6. “1000 Graves” by Ruston Kelly
“1000 Graves” is off of Ruston Kelly’s perfectly titled 2017 record Halloween. The song begins with soft drums and sinister guitar picking. More than anything, this song sounds like the season of fall; it’s rustic and peacefully acoustic. The lyrics seem to picture a person running away from themselves and their unfavorable past as Kelly sings, “Maybe I was born inside a shadow / I’m always starving for the light / The only roads I seem to follow / Are the ones leading to the night.”
7. “no body, no crime” by Taylor Swift feat. HAIM
Off of Taylor Swift’s 2020 album titled evermore, Swift tells a meticulously crafted tale of a woman, named Este (an actual name of one of the HAIM sisters), who’s being cheated on by her husband. Swift acts as the narrator of the story and plays the role of Este’s best friend who notices she goes missing. From there, our narrator goes on to commit a crime of her own. The song has a country feel as Swift connects with her early roots with an acoustic guitar and a harmonica. In the second verse she sings, “Este wasn’t there / Tuesday night at Olive Garden, at her job, or anywhere / He reports his missing wife / And I noticed when I passed his house his truck has got some brand new tires.” The HAIM sisters sing in the background with the repeating phrase, “He did it.”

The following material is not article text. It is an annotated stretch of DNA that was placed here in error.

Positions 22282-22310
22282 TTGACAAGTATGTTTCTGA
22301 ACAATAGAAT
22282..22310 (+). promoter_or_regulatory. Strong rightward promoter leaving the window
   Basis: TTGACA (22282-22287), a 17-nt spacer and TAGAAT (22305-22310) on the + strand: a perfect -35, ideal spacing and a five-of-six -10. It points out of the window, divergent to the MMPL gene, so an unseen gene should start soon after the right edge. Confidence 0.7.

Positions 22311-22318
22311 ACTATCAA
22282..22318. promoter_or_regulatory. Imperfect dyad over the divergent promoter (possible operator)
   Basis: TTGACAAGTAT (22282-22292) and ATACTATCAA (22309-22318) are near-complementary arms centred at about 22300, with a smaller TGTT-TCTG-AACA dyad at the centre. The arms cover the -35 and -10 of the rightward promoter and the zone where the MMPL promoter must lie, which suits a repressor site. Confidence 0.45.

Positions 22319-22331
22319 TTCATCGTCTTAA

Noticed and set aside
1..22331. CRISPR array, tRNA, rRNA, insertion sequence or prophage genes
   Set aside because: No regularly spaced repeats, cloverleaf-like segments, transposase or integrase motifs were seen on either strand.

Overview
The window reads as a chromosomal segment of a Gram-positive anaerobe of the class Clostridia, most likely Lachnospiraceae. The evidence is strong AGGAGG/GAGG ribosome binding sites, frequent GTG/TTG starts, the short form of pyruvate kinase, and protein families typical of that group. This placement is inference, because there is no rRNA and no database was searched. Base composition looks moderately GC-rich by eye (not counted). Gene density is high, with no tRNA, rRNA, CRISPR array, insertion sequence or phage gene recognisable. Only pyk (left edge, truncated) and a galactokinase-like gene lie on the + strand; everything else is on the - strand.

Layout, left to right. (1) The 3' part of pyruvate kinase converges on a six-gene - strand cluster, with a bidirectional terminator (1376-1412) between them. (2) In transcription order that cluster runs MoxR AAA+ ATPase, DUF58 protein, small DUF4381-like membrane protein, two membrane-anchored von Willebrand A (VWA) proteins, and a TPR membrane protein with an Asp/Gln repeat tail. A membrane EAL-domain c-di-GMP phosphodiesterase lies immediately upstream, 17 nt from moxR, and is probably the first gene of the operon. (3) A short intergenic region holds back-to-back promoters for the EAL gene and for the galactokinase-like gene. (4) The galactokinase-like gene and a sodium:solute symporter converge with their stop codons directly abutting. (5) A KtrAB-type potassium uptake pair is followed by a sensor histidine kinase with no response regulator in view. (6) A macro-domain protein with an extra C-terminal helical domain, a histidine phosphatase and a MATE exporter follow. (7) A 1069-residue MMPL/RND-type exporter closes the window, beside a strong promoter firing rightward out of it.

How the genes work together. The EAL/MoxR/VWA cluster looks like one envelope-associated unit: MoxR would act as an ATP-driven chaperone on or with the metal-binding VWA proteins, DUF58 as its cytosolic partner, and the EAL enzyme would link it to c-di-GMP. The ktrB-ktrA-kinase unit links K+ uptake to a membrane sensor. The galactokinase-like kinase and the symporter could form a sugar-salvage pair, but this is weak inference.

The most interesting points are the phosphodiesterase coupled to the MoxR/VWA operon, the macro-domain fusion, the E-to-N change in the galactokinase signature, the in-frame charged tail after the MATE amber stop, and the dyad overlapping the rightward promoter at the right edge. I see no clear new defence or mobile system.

8. “Dead of Night” by Orville Peck
Orville Peck is a rising country singer who hides his identity in a mask with fringe paired with a cowboy hat; his aura feels reminiscent of Halloween. He’s even set to open for Harry Styles’ “Harryween” shows on October 30th and 31st. His track “Dead of Night” was released on his debut full-length project Pony in 2019. The song isn’t necessarily scary or creepy, but it’s a perfect track for those brisk, fall nights. Peck’s incredible, baritone voice adds for a chilling effect as he sings over an atmospheric instrumental. “Six summers down, another dreamless night / You’re not by my side / Scratch on the moon, like a familiar smile / Stained on my mind / Some other town, someone else’s life / Dead in the night, in the night.”